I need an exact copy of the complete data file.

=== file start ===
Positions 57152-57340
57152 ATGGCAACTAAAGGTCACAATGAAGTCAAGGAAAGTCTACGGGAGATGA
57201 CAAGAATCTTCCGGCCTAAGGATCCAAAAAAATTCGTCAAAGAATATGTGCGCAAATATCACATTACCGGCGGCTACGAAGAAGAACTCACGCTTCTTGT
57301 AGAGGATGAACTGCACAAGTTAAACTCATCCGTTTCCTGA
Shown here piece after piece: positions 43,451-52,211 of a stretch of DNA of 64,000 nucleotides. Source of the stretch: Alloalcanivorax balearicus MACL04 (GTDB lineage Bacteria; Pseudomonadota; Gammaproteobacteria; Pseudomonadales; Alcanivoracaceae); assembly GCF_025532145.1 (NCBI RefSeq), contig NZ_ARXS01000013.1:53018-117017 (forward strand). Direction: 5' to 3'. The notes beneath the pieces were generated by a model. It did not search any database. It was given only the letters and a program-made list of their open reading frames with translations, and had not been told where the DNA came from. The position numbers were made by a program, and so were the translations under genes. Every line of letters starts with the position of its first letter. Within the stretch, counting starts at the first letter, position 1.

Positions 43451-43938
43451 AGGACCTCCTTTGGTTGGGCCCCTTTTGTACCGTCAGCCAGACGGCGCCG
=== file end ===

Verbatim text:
Positions 57152-57340
57152 ATGGCAACTAAAGGTCACAATGAAGTCAAGGAAAGTCTACGGGAGATGA
57201 CAAGAATCTTCCGGCCTAAGGATCCAAAAAAATTCGTCAAAGAATATGTGCGCAAATATCACATTACCGGCGGCTACGAAGAAGAACTCACGCTTCTTGT
57301 AGAGGATGAACTGCACAAGTTAAACTCATCCGTTTCCTGA
Shown here piece after piece: positions 43,451-52,211 of a stretch of DNA of 64,000 nucleotides. Source of the stretch: Alloalcanivorax balearicus MACL04 (GTDB lineage Bacteria; Pseudomonadota; Gammaproteobacteria; Pseudomonadales; Alcanivoracaceae); assembly GCF_025532145.1 (NCBI RefSeq), contig NZ_ARXS01000013.1:53018-117017 (forward strand). Direction: 5' to 3'. The notes beneath the pieces were generated by a model. It did not search any database. It was given only the letters and a program-made list of their open reading frames with translations, and had not been told where the DNA came from. The position numbers were made by a program, and so were the translations under genes. Every line of letters starts with the position of its first letter. Within the stretch, counting starts at the first letter, position 1.

Positions 43451-43938
43451 AGGACCTCCTTTGGTTGGGCCCCTTTTGTACCGTCAGCCAGACGGCGCCG